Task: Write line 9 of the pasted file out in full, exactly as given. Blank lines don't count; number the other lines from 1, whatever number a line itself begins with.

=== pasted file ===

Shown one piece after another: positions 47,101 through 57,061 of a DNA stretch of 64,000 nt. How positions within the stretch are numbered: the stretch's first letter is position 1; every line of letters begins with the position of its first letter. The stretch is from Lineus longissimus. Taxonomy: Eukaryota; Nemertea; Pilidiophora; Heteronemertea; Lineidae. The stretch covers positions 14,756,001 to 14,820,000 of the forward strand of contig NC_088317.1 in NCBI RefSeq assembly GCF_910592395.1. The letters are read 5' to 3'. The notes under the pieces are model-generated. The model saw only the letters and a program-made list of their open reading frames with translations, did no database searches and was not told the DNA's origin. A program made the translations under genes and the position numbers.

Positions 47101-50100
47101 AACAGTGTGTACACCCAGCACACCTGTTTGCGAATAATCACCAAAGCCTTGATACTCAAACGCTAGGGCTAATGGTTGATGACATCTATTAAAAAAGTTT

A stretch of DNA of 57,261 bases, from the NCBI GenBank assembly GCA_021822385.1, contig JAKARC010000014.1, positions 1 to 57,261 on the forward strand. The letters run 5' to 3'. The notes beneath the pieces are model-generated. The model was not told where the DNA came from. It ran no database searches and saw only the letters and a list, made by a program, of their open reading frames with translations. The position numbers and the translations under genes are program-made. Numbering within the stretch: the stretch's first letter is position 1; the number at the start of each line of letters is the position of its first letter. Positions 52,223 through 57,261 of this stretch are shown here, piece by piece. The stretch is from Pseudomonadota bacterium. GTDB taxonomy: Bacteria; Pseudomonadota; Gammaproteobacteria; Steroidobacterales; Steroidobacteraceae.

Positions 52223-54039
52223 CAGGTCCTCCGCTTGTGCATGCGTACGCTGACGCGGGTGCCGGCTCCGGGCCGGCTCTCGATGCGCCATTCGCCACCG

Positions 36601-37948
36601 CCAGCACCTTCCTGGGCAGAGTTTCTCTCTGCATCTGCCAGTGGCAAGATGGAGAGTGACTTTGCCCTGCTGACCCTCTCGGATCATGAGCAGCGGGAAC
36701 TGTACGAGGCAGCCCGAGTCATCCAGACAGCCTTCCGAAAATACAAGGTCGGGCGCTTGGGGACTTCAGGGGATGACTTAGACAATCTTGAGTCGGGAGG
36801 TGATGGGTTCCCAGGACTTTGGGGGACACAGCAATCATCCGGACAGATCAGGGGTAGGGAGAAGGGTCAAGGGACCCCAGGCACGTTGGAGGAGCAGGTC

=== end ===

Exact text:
36701 TGTACGAGGCAGCCCGAGTCATCCAGACAGCCTTCCGAAAATACAAGGTCGGGCGCTTGGGGACTTCAGGGGATGACTTAGACAATCTTGAGTCGGGAGG